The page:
Are you wondering if it is okay to use news articles for literature review in a research paper? The answer is yes, but with great caution. News sources can provide information that academic sources cannot or that will take a long time to reach academic sources. For example, news sources are great for understanding people's reactions, opinions, and attitudes around the timing of an event. There are many ways to research your topic online, using tools from search engines and major news websites. This effect was not seen in the articles the New York Times covered, suggesting that the coverage encouraged future citations, and not just that the New York Times chose to cover more influential articles.
The authors found that articles in the New England Journal of Medicine covered by the New York Times received 72.8% more citations than articles that were not covered a year after publication. Some sources are great for breaking news, others are great for aggregated (or compiled) news, and others are great for historical news. This allows for the reproduction of limited portions of text and illustrations at the individual article level, without obtaining the formal permission of the signing participants. It's common for condensed ads in this location to take you back to the news outlet's website for more information. If you can't find a particular article, you may be able to search online for people who are talking about it, which may lead you to a copy of the journal article or study.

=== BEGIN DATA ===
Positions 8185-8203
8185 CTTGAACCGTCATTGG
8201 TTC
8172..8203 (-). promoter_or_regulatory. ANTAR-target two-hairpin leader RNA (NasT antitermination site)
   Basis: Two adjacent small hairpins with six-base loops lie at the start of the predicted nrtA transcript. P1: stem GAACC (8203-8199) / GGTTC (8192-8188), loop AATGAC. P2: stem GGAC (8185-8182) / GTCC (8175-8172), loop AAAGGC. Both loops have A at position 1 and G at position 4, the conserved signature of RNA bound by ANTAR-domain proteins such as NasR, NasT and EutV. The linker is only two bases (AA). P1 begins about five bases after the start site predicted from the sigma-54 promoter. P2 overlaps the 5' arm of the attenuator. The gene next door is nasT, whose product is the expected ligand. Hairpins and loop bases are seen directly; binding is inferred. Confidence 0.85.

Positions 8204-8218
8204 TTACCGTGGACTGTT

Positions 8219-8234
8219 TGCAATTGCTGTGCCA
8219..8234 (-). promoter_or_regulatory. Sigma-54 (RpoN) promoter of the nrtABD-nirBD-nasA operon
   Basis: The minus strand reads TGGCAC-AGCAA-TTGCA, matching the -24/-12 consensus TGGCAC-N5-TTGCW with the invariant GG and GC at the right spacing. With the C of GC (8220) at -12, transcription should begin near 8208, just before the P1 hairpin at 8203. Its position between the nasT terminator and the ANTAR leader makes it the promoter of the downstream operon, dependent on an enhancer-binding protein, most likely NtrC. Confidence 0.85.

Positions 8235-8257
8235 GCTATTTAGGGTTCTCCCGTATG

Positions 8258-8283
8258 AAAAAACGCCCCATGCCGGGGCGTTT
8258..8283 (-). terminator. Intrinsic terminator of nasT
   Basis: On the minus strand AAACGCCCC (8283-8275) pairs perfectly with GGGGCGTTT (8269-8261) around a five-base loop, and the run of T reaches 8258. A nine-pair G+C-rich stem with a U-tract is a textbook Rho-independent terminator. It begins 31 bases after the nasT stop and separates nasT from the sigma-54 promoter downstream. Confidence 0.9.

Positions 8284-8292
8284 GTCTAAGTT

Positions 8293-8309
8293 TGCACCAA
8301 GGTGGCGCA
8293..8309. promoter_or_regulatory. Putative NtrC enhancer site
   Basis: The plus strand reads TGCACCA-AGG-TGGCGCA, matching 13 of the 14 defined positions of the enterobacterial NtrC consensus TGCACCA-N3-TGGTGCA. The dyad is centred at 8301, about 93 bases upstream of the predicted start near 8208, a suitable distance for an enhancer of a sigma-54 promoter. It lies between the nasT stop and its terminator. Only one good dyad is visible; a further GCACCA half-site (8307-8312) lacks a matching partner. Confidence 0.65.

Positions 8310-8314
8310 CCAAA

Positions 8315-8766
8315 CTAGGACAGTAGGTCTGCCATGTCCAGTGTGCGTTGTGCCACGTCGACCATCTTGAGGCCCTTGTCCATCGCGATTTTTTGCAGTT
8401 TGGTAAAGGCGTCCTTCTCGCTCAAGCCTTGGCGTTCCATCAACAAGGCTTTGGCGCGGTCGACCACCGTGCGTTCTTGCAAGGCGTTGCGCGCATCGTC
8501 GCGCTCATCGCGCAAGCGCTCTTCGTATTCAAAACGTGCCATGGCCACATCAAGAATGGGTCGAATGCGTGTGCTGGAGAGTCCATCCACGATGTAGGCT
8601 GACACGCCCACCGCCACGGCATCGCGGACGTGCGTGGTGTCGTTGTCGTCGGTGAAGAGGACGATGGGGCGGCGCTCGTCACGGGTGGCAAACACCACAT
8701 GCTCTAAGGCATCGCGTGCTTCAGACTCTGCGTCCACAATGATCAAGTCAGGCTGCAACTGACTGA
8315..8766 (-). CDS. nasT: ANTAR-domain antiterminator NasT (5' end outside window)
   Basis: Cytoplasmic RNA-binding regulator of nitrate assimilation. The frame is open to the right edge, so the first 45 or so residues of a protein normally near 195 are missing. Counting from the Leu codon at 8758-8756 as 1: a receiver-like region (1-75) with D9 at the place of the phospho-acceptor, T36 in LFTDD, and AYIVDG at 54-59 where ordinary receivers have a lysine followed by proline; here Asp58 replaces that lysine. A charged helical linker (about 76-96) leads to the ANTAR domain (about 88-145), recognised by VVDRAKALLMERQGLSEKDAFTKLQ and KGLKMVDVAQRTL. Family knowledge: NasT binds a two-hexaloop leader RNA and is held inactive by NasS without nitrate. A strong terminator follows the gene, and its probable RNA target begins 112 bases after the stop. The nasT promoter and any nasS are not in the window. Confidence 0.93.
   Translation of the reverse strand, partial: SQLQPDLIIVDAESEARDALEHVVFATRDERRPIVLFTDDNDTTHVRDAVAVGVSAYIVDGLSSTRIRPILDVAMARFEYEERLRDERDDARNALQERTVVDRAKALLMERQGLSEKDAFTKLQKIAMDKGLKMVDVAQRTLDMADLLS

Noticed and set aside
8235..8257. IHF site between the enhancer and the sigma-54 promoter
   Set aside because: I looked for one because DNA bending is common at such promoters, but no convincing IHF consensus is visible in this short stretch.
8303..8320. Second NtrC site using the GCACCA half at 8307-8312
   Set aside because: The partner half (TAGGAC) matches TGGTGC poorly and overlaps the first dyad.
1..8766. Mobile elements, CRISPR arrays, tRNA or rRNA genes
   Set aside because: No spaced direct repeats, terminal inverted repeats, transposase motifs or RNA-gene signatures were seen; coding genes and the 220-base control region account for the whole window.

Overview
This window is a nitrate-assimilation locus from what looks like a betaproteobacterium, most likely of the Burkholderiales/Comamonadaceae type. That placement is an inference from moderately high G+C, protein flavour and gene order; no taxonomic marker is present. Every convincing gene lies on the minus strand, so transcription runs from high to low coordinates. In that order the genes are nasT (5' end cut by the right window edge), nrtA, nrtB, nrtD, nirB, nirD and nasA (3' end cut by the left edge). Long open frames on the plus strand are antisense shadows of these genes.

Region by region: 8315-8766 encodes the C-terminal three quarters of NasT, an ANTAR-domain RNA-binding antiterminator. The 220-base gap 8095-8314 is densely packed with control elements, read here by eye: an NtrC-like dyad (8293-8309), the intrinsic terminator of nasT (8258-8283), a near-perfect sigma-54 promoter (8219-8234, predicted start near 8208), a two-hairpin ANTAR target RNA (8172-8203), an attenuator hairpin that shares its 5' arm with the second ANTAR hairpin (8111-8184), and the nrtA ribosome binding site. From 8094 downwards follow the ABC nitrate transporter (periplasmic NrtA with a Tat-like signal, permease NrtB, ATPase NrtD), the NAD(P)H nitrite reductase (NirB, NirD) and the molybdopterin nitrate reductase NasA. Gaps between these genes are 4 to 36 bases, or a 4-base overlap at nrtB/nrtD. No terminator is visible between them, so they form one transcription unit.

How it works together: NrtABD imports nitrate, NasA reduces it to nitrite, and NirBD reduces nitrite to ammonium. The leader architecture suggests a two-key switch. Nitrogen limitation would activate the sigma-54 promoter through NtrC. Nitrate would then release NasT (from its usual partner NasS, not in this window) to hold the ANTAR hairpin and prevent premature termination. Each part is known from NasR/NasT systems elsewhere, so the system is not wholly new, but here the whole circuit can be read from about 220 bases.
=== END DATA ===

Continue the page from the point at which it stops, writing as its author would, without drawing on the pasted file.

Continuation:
A database was created with 75 original medical articles recently covered by widely circulated newspapers and a corresponding set of 75 original medical articles recently published in high-impact journals over the same period of time. The study characteristics of 75 articles from clinically oriented journals that received coverage in the five major newspapers by circulation were compared with 75 articles from clinically oriented journals that appeared in the top five medical journals by impact factor over a similar period of time. In addition, because only newspaper articles referring to clinical-oriented healthcare research and using an experimental design hierarchy intended for this purpose were examined, our results cannot be generalized to all scientific coverage. While it is not surprising that the media tend to select articles outside of the journals with the highest impact, they preferentially choose articles lower in the hierarchy of research design, thus favoring studies with lower scientific credibility.